I was not really ready for what I saw in Shaolin Soccer (2001) and was in awe, shocked, and laughing all at once, many times throughout the film. It was the creativity and humor of the action sequences that really caught me off guard. Veteran Fight Director Ching Siu Tung (Swordsman 2) does a superb job of blending the application of martial arts techniques into a soccer game. The style of martial arts in the film is a blend of classical and modern eclectic. There are a lot of wire gags that are skillfully combined with CGI that are extremely creative and very humorous.

I must say that with the way the Hong Kong film industry is embracing CGI very quickly and expressing themselves with it in their own special way and not having to imitate Hollywood in the interim. They have made large leaps since STORM RIDERS, which was made only a few years back.

Shaolin Soccer (2001) DVD is a good and better than most discs coming out of Hong Kong. The menus and additional features all have animated menus with scenes from the film.

There are only a few special features but are good ones though.

The special features are as described below?

  • “Making of special effects”
    (run time 7 min 45 seconds)- in this non-narrated segment we see how many of the special effects are done. We see the theatrical segment, then the raw footage, and then the footage computer generated wire mold of the object.
  • “Making of? documentary
    (20.32 minutes) is a basic behind the scenes look at the making of the film with a lot of behind-the-scenes video. It also includes interviews with Stephen Chow, Ching Siu Tung, and other members of the cast.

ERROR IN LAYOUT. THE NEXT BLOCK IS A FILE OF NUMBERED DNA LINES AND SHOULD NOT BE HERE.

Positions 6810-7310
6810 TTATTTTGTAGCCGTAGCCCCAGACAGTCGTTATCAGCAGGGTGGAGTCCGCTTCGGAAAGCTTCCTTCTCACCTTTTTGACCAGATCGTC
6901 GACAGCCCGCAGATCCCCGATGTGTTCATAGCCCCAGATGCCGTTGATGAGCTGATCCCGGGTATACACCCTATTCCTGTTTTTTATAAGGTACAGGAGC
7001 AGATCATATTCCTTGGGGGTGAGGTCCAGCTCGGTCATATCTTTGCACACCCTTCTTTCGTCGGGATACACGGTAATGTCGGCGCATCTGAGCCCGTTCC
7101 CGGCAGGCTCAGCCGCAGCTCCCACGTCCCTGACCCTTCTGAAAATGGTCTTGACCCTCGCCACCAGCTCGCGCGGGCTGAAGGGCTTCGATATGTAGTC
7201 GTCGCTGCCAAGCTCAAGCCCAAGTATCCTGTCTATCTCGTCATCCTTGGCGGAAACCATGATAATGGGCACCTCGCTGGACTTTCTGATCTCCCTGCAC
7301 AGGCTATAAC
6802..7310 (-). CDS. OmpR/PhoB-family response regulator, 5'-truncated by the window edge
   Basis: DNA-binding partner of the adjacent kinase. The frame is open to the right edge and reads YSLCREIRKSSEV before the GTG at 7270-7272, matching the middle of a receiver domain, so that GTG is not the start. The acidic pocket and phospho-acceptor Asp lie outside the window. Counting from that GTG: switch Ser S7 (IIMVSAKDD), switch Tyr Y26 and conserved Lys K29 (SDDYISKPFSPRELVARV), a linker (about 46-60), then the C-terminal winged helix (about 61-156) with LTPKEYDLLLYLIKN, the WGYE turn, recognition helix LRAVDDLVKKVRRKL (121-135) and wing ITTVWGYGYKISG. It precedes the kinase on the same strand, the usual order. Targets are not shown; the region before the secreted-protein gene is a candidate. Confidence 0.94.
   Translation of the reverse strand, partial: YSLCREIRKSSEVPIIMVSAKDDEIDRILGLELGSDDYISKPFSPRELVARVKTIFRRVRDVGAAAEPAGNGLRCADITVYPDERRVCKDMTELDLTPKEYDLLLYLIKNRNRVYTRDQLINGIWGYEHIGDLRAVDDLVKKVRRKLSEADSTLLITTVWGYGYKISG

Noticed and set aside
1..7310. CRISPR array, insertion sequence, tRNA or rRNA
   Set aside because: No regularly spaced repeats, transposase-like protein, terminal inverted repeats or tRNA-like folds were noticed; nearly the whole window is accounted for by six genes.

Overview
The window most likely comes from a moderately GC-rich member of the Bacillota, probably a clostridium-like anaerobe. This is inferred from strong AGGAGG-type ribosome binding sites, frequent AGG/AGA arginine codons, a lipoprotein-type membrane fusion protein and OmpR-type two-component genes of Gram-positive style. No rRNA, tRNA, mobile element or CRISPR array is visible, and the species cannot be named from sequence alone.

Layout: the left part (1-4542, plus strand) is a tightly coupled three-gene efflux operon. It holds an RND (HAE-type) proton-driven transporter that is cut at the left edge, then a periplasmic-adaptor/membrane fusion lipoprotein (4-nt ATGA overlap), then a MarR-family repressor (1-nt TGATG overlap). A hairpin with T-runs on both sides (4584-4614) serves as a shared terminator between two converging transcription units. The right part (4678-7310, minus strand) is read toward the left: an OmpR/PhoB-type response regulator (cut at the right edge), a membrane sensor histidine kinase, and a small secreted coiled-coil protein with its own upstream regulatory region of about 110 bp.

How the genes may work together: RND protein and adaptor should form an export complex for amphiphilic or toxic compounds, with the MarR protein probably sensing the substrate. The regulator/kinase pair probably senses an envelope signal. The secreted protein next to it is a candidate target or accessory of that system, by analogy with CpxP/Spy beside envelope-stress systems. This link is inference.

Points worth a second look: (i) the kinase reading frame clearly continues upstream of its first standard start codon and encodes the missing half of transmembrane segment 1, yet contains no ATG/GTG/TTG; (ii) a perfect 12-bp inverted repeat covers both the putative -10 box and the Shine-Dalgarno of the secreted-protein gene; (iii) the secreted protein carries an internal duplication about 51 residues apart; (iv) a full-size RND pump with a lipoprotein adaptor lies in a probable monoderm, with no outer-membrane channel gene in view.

• “NG Footage”
    are the outtakes from the film which you see at the end of the film. Unfortunately you do not have access to subtitles here.

By clicking SPECIAL FOOTAGE in the Special Features menu you will be able to see the director’s cut of the film. The only thing is that you need to do it manually every time the Soccer Player icon appears on the right upper screen.

Miramax plans to re-cut, dub, and then release this film sometime later this year. If you are purist and wish to see the film the way the director wanted you to see it, I hope you take the effort to go to your local Chinatown DVD dealer or an online importer and get a copy of it. Having passed this film on to some of my non-martial arts friends, they have commented that they were not as fond of the film as I was because they only know of martial arts as something to beat someone up with. I feel that if you are a martial artist and appreciate the mental and spiritual aspects of why you train, then there is a good chance you will enjoy this film. For me, this film is a keeper, and a proud piece in my DVD collection.

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John Kreng Author
John Kreng has been studying martial arts since 1973 and currently holds third-degree Black Belts in Tang Soo Do and Te Katana Jujitsu. He has taught numerous professional athletes and actors to prepare for their acting roles. John is a very capable instructor and can train individuals for the playing field, the screen or for personal growth. As a stuntman, fight choreographer and/or stunt coordinator, John has worked with Jet Li, Tsui Hark, Steven spielberg, and Yuen Cheung Yen. John's love of martial arts action films has allowed him to contribute to many martial arts and film review magazines and web sites.